Reforming prisons, reforming prisoners

The prison population

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The end of the 19th century marked the transition towards a modern penal policy as the Victorian prison system was reformed.

Prisons were to be viewed not just as establishments for punishment but were to consider prisoners’ needs and the benefits of rehabilitation.

The recognition that young offenders should be treated separately from adults led to one such reform. The Prevention of Crime Act 1908 introduced separate establishments for offenders aged under 21, which became known as borstals. After WWII further reform was delivered through the Criminal Justice Act 1948 which abolished penal servitude, hard labour and flogging.

The reform of prisons has coincided with a growth in their use, at least since WWII. The prison population in 1908 was over 22,000, a record level that would not be exceeded until 1952. After that, the number of inmates rose steadily to 49,000 by 1988. Following a marginal reduction in the early 1990s, the number of prisoners has almost doubled since 1993, and now stands at nearly 90,000. The current prisoner rate, of 155 prisoners for every 100,000 people, is seven times higher than it was in 1940.

The dramatic rise in prisoner numbers from the early 1990s has occurred despite there being no significant increase in the numbers being convicted in court. Changes in 1993 to allow courts to take into account previous convictions when sentencing offenders; automatic life sentences for some sexual and violent offences; and an increasing use of short custodial sentencing for ‘anti-social’ crimes, all help to explain this trend. Politically, it has proved difficult for governments to take action to reduce the number of inmates, even at times of severe pressure on prison capacity, as the controversy over End of Custody Licences (an early release scheme that ran from 2007-10) showed.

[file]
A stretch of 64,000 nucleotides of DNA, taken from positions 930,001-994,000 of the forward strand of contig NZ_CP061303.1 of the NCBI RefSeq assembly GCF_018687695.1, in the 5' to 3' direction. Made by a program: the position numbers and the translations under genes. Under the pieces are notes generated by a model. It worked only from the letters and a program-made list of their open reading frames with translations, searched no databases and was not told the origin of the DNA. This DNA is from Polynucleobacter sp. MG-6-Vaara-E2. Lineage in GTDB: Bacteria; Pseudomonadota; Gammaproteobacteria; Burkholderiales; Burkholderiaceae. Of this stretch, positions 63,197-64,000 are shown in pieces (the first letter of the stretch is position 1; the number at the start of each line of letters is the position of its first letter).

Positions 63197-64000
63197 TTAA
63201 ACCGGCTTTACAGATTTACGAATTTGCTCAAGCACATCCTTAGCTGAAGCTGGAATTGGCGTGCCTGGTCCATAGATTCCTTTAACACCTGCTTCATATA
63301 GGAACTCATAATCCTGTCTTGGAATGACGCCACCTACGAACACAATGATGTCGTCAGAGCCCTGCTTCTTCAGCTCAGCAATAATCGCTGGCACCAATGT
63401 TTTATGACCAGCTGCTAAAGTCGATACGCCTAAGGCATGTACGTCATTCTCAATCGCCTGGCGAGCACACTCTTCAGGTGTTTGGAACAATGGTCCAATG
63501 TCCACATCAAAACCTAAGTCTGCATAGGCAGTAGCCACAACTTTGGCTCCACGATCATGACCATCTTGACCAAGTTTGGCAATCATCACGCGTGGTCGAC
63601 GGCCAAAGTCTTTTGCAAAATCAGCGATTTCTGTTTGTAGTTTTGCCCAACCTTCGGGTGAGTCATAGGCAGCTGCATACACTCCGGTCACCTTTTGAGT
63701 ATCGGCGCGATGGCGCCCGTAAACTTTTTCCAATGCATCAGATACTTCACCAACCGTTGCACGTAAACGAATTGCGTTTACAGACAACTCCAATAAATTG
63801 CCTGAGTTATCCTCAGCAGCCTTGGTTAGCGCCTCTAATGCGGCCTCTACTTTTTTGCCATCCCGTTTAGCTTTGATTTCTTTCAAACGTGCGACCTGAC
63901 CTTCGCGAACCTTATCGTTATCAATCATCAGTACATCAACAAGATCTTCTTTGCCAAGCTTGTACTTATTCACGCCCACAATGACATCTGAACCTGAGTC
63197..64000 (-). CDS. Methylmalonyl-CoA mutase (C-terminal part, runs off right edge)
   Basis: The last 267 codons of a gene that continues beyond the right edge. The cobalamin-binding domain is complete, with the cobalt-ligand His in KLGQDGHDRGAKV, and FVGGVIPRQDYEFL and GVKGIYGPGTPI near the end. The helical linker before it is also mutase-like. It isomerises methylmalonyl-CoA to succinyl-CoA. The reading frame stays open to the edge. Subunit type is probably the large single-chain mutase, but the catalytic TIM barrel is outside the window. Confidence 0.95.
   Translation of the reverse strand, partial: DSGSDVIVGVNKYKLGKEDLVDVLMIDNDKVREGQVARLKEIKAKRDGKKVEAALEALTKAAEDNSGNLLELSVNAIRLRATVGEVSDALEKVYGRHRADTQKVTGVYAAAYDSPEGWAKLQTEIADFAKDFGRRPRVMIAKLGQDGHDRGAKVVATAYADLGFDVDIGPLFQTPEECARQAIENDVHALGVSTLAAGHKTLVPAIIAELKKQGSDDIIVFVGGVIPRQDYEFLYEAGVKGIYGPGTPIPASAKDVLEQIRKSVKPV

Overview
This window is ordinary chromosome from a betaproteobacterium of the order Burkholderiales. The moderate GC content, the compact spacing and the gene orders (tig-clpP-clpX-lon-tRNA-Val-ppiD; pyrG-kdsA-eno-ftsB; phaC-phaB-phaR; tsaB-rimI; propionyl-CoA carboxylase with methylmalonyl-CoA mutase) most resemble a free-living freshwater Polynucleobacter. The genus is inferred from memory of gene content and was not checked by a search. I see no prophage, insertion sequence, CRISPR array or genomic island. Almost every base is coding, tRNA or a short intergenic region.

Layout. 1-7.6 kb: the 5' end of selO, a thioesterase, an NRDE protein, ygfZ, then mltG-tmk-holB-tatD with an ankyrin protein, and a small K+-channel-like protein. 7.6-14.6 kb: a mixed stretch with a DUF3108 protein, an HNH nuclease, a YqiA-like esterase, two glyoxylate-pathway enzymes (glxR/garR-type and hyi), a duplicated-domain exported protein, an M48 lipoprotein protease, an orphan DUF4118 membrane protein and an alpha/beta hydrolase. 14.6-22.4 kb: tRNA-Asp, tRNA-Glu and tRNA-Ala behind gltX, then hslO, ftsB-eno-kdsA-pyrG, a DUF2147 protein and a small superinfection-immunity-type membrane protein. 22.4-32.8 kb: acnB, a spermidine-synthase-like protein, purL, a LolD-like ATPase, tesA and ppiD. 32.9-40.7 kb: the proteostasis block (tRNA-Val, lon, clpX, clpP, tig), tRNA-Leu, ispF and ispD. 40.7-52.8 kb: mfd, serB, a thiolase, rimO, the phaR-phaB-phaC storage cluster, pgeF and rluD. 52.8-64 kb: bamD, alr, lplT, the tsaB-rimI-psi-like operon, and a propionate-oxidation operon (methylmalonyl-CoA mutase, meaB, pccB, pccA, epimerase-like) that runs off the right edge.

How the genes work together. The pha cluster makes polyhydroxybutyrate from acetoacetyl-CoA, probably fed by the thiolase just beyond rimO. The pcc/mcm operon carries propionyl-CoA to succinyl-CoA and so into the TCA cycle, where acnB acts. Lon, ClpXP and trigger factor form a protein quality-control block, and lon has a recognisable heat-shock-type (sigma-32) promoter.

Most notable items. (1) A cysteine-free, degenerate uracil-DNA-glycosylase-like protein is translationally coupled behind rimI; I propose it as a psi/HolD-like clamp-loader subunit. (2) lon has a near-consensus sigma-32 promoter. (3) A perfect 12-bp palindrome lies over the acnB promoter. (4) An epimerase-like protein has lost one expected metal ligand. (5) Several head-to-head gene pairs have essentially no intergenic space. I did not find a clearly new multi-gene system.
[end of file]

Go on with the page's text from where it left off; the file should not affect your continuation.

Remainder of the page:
In 1908 around 13% of prisoners were women mainly serving sentences either linked to prostitution or the suffragette movement. Many of the female prisoners were housed in Holloway prison which had become a female only prison in 1903. The proportion of the prison population that are women rose steadily from the low of 2.5% in the late 1960s to a peak of 6.1% in 2002, the highest proportion since the late 1940s. In each year since 2002 the proportion of the prison population that are women has fallen, and it currently stands at 5%.

Tougher on crime
The chart shows the proportion of women in prison and the total prison population since 1900.

The chart shows the proportion of women in prison and the total prison population since 1900

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